Keywords: fiber reinforced asphalt concrete, machine learning, cracking performance tests, prediction model

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4 A Paradigm Shift towards Personalized and Scalable Product Development and Lifecycle Management Systems in the Aerospace Industry

Authors: David E. Culler, Noah D. Anderson

Abstract:

Integrated systems for product design, manufacturing, and lifecycle management are difficult to implement and customize. Commercial software vendors, including CAD/CAM and third party PDM/PLM developers, create user interfaces and functionality that allow their products to be applied across many industries. The result is that systems become overloaded with functionality, difficult to navigate, and use terminology that is unfamiliar to engineers and production personnel. For example, manufacturers of automotive, aeronautical, electronics, and household products use similar but distinct methods and processes. Furthermore, each company tends to have their own preferred tools and programs for controlling work and information flow and that connect design, planning, and manufacturing processes to business applications. This paper presents a methodology and a case study that addresses these issues and suggests that in the future more companies will develop personalized applications that fit to the natural way that their business operates. A functioning system has been implemented at a highly competitive U.S. aerospace tooling and component supplier that works with many prominent airline manufacturers around the world including The Boeing Company, Airbus, Embraer, and Bombardier Aerospace. During the last three years, the program has produced significant benefits such as the automatic creation and management of component and assembly designs (parametric models and drawings), the extensive use of lightweight 3D data, and changes to the way projects are executed from beginning to end. CATIA (CAD/CAE/CAM) and a variety of programs developed in C#, VB.Net, HTML, and SQL make up the current system. The web-based platform is facilitating collaborative work across multiple sites around the world and improving communications with customers and suppliers. This work demonstrates that the creative use of Application Programming Interface (API) utilities, libraries, and methods is a key to automating many time-consuming tasks and linking applications together.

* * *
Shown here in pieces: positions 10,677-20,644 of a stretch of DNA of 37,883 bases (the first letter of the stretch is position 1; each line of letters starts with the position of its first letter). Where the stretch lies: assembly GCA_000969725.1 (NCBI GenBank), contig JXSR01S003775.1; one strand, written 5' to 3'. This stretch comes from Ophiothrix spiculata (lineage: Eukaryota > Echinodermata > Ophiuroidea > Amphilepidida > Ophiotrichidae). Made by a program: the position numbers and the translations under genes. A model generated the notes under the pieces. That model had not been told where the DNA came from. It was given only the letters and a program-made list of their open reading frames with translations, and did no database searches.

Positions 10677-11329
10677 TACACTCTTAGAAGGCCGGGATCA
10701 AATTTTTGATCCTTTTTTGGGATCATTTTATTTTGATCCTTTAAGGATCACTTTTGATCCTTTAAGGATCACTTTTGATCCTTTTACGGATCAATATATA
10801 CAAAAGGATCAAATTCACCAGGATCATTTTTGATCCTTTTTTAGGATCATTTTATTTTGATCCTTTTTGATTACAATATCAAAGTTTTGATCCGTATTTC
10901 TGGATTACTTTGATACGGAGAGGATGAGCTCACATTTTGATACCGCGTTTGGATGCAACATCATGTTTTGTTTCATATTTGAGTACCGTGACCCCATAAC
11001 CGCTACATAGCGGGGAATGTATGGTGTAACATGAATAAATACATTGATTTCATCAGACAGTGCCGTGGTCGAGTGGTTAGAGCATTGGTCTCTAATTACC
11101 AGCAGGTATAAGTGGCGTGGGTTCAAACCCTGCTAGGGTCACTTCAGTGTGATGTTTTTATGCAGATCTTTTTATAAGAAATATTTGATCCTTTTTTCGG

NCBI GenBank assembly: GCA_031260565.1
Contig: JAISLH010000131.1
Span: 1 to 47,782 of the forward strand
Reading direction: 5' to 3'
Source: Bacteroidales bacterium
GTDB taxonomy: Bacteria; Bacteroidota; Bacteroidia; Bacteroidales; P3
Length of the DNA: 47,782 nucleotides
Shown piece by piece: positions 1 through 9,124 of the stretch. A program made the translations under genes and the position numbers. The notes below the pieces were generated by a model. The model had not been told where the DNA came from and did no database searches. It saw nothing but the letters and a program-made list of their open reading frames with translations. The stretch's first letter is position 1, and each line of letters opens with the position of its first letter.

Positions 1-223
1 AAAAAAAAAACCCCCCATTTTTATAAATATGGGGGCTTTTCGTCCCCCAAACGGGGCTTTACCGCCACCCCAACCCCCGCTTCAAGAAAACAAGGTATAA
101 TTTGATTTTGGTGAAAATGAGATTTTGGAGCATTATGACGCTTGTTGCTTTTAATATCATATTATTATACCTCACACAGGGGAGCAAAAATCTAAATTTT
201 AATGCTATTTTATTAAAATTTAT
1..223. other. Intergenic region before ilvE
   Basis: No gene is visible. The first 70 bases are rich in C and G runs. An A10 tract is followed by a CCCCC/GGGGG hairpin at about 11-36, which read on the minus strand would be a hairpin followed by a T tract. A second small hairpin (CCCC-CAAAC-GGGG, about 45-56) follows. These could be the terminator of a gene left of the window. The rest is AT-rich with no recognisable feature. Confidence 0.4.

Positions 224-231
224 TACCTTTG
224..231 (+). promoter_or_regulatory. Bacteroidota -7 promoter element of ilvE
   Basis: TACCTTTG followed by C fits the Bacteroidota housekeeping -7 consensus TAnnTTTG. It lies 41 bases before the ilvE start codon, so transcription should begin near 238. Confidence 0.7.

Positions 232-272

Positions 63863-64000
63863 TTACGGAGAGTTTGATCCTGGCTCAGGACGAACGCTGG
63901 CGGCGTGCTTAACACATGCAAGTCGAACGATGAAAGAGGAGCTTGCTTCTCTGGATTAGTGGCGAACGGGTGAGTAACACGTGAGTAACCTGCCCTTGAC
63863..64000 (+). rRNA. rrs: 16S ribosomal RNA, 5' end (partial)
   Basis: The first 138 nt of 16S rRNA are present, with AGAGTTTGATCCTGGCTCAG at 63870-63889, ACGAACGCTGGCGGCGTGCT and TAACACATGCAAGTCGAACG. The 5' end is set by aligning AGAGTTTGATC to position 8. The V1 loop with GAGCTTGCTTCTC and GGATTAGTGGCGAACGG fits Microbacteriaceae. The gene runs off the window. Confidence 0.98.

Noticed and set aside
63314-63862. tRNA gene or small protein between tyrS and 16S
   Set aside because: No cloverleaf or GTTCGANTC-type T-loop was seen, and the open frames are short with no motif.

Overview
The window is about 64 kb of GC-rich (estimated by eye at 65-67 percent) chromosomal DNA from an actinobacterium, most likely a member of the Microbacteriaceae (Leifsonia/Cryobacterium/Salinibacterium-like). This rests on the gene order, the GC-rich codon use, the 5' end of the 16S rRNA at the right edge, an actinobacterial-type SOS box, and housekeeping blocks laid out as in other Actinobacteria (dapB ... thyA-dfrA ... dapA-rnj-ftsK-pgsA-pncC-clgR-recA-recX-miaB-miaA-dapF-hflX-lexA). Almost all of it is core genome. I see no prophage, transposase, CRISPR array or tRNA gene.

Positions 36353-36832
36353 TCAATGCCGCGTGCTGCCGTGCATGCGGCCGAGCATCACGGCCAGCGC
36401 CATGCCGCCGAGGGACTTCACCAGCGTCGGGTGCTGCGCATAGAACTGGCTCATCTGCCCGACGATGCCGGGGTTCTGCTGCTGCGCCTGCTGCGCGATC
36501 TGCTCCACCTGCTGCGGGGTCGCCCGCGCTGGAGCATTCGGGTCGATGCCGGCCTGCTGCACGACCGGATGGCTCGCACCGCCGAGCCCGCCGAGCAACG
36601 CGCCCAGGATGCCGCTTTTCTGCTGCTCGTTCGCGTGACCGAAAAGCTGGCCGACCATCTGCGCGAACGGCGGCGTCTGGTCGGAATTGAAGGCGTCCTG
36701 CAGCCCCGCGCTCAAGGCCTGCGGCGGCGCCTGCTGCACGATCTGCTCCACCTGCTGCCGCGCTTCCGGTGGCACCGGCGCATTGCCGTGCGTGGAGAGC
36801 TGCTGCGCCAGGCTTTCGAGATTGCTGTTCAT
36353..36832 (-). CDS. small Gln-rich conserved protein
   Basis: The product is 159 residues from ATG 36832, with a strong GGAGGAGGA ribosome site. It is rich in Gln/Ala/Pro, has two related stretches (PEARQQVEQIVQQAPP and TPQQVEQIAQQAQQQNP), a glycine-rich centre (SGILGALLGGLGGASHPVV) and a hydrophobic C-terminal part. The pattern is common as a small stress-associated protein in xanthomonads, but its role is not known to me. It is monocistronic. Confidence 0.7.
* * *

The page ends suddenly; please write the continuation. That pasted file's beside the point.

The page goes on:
Keywords: PDM, PLM, collaboration, CAD/CAM, scalable systems

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3 A Benchtop Experiment to Study Changes in Tracer Distribution in the Subarachnoid Space

Authors: Smruti Mahapatra, Dipankar Biswas, Richard Um, Michael Meggyesy, Riccardo Serra, Noah Gorelick, Steven Marra, Amir Manbachi, Mark G. Luciano

Abstract:

Intracranial pressure (ICP) is profoundly regulated by the effects of cardiac pulsation and the volume of the incoming blood. Furthermore, these effects on ICP are incremented by the presence of a rigid skull that does not allow for changes in total volume during the cardiac cycle. These factors play a pivotal role in cerebrospinal fluid (CSF) dynamics and distribution, with consequences that are not well understood to this date and that may have a deep effect on the Central Nervous System (CNS) functioning. We designed this study with two specific aims: (a) To study how pulsatility influences local CSF flow, and (b) To study how modulating intracranial pressure affects drug distribution throughout the SAS globally. In order to achieve these aims, we built an elaborate in-vitro model of the SAS closely mimicking the dimensions and flow rates of physiological systems. To modulate intracranial pressure, we used an intracranially implanted, cardiac-gated, volume-oscillating balloon (CADENCE device). Commercially available dye was used to visualize changes in CSF flow. We first implemented two control cases, seeing how the tracer behaves in the presence of pulsations from the brain phantom and the balloon individually. After establishing the controls, we tested 2 cases, having the brain and the balloon pulsate together in sync and out of sync. We then analyzed the distribution area using image processing software. The in-sync case produced a significant increase, 5x times, in the tracer distribution area relative to the out-of-sync case. Assuming that the tracer fluid would mimic blood flow movement, a drug introduced in the SAS with such a system in place would enhance drug distribution and increase the bioavailability of therapeutic drugs to a wider spectrum of brain tissue.

Keywords: blood-brain barrier, cardiac-gated, cerebrospinal fluid, drug delivery, neurosurgery

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2 Pediatric Hearing Aid Use: A Study Based on Data Logging Information

Authors: Mina Salamatmanesh, Elizabeth Fitzpatrick, Tim Ramsay, Josee Lagacé, Lindsey Sikora, JoAnne Whittingham

Abstract: